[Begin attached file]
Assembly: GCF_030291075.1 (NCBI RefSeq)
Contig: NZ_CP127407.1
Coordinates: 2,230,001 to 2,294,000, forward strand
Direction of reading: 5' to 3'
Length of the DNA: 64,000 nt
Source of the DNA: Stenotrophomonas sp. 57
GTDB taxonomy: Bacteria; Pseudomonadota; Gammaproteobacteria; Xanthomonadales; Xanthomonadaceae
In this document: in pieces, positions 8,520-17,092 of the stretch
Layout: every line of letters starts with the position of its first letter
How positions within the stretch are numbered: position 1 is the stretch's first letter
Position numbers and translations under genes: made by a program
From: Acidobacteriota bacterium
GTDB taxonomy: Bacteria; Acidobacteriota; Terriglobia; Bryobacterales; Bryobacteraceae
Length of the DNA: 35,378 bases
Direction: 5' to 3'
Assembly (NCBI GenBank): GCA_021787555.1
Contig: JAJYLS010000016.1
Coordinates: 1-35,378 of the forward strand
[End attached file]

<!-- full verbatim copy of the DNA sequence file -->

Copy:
Assembly: GCF_030291075.1 (NCBI RefSeq)
Contig: NZ_CP127407.1
Coordinates: 2,230,001 to 2,294,000, forward strand
Direction of reading: 5' to 3'
Length of the DNA: 64,000 nt
Source of the DNA: Stenotrophomonas sp. 57
GTDB taxonomy: Bacteria; Pseudomonadota; Gammaproteobacteria; Xanthomonadales; Xanthomonadaceae
In this document: in pieces, positions 8,520-17,092 of the stretch
Layout: every line of letters starts with the position of its first letter
How positions within the stretch are numbered: position 1 is the stretch's first letter
Position numbers and translations under genes: made by a program
From: Acidobacteriota bacterium
GTDB taxonomy: Bacteria; Acidobacteriota; Terriglobia; Bryobacterales; Bryobacteraceae
Length of the DNA: 35,378 bases
Direction: 5' to 3'
Assembly (NCBI GenBank): GCA_021787555.1
Contig: JAJYLS010000016.1
Coordinates: 1-35,378 of the forward strand